- A book for maintaining complete daily records,
- Long range aid to navigation. Operates off of (3) land based
radio towers to triangulate location.
- Directing the course of a vessel.
- Size of the fresnel lens which determined by the brightness
and distance the light will travel.
- A bowl-like metal, silver or chrome plated, reflector with a
small oil lamp in the center.
Lens - A
lens that has the shape of a parabola rotated about the
parabola's axis of symmetry. It reflects rays of light in
parallel lines from a light source at the lens' focus.
- The walkway around the outside of the lantern room. Also referred
to as a Gallery.
- A Harbor or Port of Call providing protection for vessels.
Also the Left side of a vessel, marked by a red light or
- A transparent piece of glass that refracts or disperses light.
Beacon - A fixed radio beacon that aids navigation by
sending a radio signal. Vessels can determine location by taking
bearings from several different signals.
Lights - Two lights or Day-Marks, located a distance apart,
visible from one direction only. When one light is visible
directly above the other, you are in the marked channel for safe
- A ridge of
rocks, sand, or coral at or near the surface of a body of water.
- Bend or throw back light.
- Bend or slant rays of light.
Light - A rotating beam of light that produces a flash or
Rip-rap - A loose foundation or an
arrangement of broken stone in water or soft terrain used to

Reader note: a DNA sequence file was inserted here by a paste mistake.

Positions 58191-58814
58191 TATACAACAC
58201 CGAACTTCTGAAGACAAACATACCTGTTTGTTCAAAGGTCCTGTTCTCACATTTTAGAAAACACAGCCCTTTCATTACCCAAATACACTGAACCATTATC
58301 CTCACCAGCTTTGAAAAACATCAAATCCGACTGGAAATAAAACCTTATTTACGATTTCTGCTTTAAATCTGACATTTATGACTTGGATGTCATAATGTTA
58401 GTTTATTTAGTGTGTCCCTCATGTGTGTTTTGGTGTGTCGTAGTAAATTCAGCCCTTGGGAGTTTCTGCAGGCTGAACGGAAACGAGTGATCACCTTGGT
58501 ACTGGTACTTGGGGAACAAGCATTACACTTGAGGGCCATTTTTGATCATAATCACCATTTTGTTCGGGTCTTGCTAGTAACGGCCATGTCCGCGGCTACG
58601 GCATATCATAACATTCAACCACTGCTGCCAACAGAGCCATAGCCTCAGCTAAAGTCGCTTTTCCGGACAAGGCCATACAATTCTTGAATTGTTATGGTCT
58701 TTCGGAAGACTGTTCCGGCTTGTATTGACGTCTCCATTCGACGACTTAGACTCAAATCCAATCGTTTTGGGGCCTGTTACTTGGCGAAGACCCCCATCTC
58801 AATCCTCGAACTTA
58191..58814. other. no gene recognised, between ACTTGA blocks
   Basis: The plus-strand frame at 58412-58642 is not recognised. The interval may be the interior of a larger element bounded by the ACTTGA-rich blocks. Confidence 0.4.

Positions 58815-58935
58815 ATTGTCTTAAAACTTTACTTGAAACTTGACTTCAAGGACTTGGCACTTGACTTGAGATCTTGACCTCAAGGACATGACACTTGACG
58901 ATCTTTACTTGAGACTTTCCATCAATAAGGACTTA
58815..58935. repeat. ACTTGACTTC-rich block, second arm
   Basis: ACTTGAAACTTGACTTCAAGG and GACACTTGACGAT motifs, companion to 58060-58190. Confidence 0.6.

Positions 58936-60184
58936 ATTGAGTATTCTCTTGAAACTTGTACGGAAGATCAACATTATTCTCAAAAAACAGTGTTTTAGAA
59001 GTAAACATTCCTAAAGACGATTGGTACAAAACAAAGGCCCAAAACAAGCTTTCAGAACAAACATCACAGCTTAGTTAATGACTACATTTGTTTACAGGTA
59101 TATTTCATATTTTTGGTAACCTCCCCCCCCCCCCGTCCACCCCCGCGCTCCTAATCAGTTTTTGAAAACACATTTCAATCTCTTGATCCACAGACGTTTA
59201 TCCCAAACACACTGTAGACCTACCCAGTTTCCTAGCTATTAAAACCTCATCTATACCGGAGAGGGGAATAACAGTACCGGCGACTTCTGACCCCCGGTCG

help prevent erosion. The material used for this is known as
rap or rapping.
- An area of
rocks or sand at or near the surface of a body of water.
- A distress signal.
Lamp - Shallow brass pan containing oil and several solid
Light - A lighthouse with no family living in it,
occupied by men only.
- The right side of a vessel, marked by a green light or
"Tall Five" - Five Great Lakes lighthouse
towers with supervision of design
and construction appointed to U.S. Army Corps of Engineers Major O.M.
Poe. They were all constructed from the same plans giving them
the classic "Poe" style. The lighthouses are: Michigan's Little
Sable, South Manitou Island and New Presque Isle along with
Wisconsin's Wind Point and Illinois' Grosse Point.
- The regular rise and fall of the water level along a seacoast
or in an ocean port. Gravitational attraction of the moon is the
primary cause of tides. With the moon orbiting the earth every
24 hours and 50 minutes, low and high tides are about 12 hours
and 25 minutes apart.
- Structure supporting the lens and lantern room of the
Lamp - A device that turns fuel into vapor, after
contacting the hot walls of a vaporizing chamber, which then
passes into a mantle where it burns with a very bright light.
Ball - A ball shaped vent above the lantern room designed to
remove excess heat and exhaust fumes, allowing fresh air to
Room - A room immediately below the lantern room used as
a service room. Fuel and other supplies were often kept here.
The keeper prepared the lanterns for the night and often stood
watch of the burning light from this room. The clockworks (for
rotating lens) were also located there.
Solid - A solid cord used in spider lamps that draws fuel up
to the flame by capillary action.
Well - A cylindrical pit in the center
of the tower foundation designed
to house the descending clock-work counter-weight as it
rotates the lantern.